Many juvenile arthritis kids benefit from advances in medications. Some, like Abigail, have failed all drugs available or have another life-altering disease that limits their arthritis treatments.
When Abby was 12 years old, she was diagnosed with an aggressive form of juvenile idiopathic arthritis (JIA) in roughly 20 joints. She immediately began infusion therapy (biologics) that helped to keep her arthritis stable, relieve pain and swelling and slow the progression. Biologics have been a lifesaver for thousands of people with autoimmune diseases like Abigail, but the downside is they lower the immune system and can leave patients susceptible to serious outside infections.
In 2016, Abigail had a major setback in her health. She contracted a rare fungal infection when she traveled out of state on a family vacation. It settled into her lung and spread to her eyes, spinal cord and brain. It took almost a year to diagnose. In 2017, she was hospitalized for over a month with fungal pneumonia and fungal meningitis. Today, Abby lives with this fungus, and while it is contained mostly to her lung, it is not in remission.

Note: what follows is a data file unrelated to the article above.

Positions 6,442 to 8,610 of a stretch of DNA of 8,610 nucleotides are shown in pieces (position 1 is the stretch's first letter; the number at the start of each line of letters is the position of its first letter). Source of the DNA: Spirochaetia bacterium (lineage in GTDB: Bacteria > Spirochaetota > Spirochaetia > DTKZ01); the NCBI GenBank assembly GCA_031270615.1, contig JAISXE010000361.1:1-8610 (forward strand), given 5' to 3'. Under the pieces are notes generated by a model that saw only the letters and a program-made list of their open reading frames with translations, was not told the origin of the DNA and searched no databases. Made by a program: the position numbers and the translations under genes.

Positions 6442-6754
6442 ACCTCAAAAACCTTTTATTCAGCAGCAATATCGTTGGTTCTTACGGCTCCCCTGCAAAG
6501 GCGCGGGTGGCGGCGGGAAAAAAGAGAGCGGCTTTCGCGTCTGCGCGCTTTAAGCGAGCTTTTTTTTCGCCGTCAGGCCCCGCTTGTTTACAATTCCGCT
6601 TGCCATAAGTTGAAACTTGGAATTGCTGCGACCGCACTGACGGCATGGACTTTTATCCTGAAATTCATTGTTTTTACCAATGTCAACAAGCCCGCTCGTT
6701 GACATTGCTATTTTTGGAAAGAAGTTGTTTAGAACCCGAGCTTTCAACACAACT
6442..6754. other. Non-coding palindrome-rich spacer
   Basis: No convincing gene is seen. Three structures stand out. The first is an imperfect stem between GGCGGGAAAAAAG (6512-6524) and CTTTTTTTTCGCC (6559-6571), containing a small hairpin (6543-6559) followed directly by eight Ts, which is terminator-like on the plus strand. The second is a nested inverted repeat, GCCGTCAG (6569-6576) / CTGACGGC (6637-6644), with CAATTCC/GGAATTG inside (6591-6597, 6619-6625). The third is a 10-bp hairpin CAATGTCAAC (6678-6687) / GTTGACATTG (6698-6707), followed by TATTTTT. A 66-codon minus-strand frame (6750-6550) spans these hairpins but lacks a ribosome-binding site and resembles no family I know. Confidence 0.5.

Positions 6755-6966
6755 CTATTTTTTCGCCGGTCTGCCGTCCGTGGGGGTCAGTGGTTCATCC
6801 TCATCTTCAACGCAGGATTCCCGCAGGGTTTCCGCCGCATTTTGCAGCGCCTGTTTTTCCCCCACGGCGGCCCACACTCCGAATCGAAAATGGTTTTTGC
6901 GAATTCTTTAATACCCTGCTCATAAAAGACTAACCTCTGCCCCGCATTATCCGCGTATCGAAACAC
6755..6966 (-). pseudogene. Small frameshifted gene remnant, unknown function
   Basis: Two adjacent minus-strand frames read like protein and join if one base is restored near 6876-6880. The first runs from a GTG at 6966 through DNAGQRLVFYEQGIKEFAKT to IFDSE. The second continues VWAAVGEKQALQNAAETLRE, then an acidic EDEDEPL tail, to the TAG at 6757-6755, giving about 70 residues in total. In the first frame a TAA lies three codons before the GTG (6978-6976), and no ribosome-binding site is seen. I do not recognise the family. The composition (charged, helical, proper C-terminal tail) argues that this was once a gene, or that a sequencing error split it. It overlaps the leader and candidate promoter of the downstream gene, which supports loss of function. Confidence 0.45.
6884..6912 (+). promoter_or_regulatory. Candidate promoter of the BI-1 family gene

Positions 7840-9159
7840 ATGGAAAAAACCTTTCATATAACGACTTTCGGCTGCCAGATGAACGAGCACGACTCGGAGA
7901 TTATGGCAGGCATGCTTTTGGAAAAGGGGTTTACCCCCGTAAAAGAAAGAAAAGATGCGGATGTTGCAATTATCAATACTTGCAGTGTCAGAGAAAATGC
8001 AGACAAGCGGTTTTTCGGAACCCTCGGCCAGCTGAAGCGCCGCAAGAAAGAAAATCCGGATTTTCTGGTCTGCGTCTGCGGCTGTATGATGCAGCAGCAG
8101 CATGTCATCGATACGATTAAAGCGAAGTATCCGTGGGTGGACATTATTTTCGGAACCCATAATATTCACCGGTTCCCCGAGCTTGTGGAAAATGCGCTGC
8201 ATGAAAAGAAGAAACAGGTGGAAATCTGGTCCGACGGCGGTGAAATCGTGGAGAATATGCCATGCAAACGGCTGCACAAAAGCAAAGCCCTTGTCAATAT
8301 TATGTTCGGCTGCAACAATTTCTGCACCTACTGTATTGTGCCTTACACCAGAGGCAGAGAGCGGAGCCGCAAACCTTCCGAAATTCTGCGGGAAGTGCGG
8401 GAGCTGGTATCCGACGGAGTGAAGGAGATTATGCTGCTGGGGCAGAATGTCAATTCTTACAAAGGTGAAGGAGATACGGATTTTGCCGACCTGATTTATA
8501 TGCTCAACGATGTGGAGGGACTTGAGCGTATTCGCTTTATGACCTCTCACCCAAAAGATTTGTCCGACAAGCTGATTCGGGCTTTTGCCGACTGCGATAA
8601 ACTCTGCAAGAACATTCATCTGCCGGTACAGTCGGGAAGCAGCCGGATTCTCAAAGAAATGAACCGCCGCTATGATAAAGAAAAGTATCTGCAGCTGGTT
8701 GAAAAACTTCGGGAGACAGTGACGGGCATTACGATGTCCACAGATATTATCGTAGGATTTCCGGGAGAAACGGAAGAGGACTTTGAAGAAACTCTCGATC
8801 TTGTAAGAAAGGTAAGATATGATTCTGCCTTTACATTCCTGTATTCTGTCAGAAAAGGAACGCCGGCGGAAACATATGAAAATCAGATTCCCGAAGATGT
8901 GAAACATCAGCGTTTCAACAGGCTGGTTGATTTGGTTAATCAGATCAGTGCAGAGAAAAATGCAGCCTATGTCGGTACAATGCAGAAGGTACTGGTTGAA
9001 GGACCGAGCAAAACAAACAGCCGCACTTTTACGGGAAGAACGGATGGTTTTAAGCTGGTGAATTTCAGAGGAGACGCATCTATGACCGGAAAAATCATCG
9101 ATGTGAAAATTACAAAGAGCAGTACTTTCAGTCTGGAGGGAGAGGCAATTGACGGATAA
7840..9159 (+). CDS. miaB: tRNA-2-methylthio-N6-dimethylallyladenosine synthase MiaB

Because Abby's JIA was so advanced at diagnoses, the only treatment that will help slow the progression of her arthritis are biologics. Unfortunately, biologics cause fungal infections to spread. There are currently no safe treatments available for Abby’s arthritis that will not increase the fungus. Because the risk is so high, Abigail is unable to take any medications to relieve the pain or slow the progression of her JIA.
Each day that Abby goes without treatment for her arthritis, her disease progresses and worsens. It has now spread to over 35 joints. Abby is currently involved in several research groups with the Arthritis Foundation and the Childhood Arthritis and Rheumatology Research Alliance (CARRA). They partner with many other groups in aggressively seeking new treatments and a cure for juvenile arthritis.